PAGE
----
Iran: Annual report on the death penalty 2017

IRAN HUMAN RIGHTS (MARCH 13, 2018): The 10th annual report on the death penalty in Iran by Iran Human Rights (IHR) and ECPM shows that in 2017 at least 517 people were executed in the Islamic Republic of Iran. 
This number is comparable with the execution figures in 2016 and confirms the relative reduction in the use of the death penalty compared to the period between 2010 and 2015. 
Nevertheless, with an average of more than one execution every day and more than one execution per one million inhabitants in 2017, Iran remained the country with the highest number of executions per capita.
2017 Annual Report at a Glance:
At least 517 people were executed in 2017, an average of more than one execution per day111 executions (21%) were announced by official sources.Approximately 79% of all executions included in the 2017 report, i.e. 406 executions, were not announced by the authorities.At least 240 people (46% of all executions) were executed for murder charges - 98 more than in 2016.At le…

Prominent Chinese rights lawyer Xie Yang released on bail, but may not be free – Amnesty

Xie Yang reading his final statement during his trial
Xie Yang reading his final statement during his trial.
Chinese human rights lawyer Xie Yang has been released on bail after he admitted to his crimes in what critics called a “show trial” on Monday, according to Amnesty International.

Xie has worked on cases considered politically sensitive by the Communist Party, including defending mainland activists who supported the Hong Kong democracy movement. He was detained in China’s crackdown on legal staff and activists in 2015.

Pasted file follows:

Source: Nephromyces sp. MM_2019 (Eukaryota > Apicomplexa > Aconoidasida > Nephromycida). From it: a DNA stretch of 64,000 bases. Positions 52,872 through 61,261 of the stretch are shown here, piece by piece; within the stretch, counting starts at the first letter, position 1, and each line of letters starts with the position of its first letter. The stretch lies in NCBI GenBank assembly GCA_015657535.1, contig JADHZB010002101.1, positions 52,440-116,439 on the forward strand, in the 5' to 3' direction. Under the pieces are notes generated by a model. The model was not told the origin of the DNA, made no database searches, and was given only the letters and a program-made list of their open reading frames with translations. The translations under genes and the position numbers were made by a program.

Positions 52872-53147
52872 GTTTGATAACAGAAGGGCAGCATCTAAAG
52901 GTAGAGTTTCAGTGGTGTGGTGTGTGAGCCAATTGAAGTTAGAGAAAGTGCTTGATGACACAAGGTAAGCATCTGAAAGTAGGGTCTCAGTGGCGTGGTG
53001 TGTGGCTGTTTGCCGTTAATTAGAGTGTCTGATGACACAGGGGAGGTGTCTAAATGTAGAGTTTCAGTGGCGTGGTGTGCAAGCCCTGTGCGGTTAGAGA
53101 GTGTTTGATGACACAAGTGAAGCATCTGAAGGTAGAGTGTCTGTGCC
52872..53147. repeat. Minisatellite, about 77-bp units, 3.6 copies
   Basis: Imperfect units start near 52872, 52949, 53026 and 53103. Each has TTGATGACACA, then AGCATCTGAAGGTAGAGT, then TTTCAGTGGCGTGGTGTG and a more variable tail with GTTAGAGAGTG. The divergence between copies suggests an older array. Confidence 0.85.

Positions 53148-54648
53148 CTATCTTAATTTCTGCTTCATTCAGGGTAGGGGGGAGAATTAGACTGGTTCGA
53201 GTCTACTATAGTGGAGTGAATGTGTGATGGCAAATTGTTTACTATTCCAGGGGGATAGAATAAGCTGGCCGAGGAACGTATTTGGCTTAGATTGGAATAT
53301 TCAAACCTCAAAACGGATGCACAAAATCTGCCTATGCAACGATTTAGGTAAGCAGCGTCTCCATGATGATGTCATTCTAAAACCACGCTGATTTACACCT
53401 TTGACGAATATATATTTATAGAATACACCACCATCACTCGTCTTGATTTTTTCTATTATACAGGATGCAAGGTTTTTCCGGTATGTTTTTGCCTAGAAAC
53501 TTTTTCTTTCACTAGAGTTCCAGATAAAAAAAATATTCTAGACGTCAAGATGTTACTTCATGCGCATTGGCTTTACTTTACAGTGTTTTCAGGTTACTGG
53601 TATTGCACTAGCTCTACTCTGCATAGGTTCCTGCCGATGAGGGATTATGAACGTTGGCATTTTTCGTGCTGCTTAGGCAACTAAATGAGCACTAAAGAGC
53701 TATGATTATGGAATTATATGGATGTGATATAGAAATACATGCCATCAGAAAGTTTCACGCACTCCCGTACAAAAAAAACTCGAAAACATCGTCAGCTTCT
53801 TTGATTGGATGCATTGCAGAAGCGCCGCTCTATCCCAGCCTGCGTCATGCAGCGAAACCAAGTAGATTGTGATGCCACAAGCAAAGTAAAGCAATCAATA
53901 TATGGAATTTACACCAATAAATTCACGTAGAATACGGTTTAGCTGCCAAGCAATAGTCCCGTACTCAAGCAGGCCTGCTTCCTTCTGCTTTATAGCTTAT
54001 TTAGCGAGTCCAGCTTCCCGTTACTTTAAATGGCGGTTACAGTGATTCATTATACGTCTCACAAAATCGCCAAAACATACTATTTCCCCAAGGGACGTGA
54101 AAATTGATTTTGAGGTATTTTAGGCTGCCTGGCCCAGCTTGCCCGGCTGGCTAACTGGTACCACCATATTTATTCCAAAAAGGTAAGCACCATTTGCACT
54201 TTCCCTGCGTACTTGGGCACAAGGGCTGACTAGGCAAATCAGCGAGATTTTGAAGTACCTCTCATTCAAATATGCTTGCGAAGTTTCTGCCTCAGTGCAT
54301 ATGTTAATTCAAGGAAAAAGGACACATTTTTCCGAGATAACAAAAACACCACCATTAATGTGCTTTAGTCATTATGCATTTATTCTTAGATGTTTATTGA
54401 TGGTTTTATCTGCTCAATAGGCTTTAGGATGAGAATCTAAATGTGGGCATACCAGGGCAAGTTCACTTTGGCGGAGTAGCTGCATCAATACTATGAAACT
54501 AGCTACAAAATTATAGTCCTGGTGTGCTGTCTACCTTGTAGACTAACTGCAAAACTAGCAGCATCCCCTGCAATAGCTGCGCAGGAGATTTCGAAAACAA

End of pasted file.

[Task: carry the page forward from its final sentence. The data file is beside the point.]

Xie was charged with “inciting subversion of state power and disrupting court order.” He admitted to his crimes in court and pleaded guilty. When asked if he was tortured, he said no, contradicting his previous claims that police used long interrogations, beatings, and sleep deprivation on him.

He was apparently released on bail even though a verdict has not been announced, Amnesty said.

“While on bail, Xie Yang is likely to experience constant surveillance and severe restrictions to his freedom of movement as we have witnessed in other such cases,” said the NGO’s China researcher Patrick Poon. “Such tactics appear to be the authorities’ modus operandi against those defending human rights.”

His wife Chen Guiqiu, who has fled to the US with their two daughters, wrote in an article for Amnesty on Wednesday that her husband was still under surveillance by authorities.

She said in a statement on Thursday that she was able to speak to him over the phone three days ago.

“I asked him why he had to go to the mountains, and not go back to live [with his parents], or at his own home – he said he needed to do physical training in the mountains,” she said.

She said that he spoke very little to his daughters and ended the conversation even though she wanted to continue to talk, saying that the villa he was staying at was closing.

“This is completely unlike the behaviour of someone who had not heard the voices of their wife and daughters for two years,” she said, adding that she feared that drugs had been administered to him.

Chinese state media has called Xie’s claims of torture “fake news.” The EU has expressed concern over his case.

Source: HKFP, Catherine Lai, May 11, 2017

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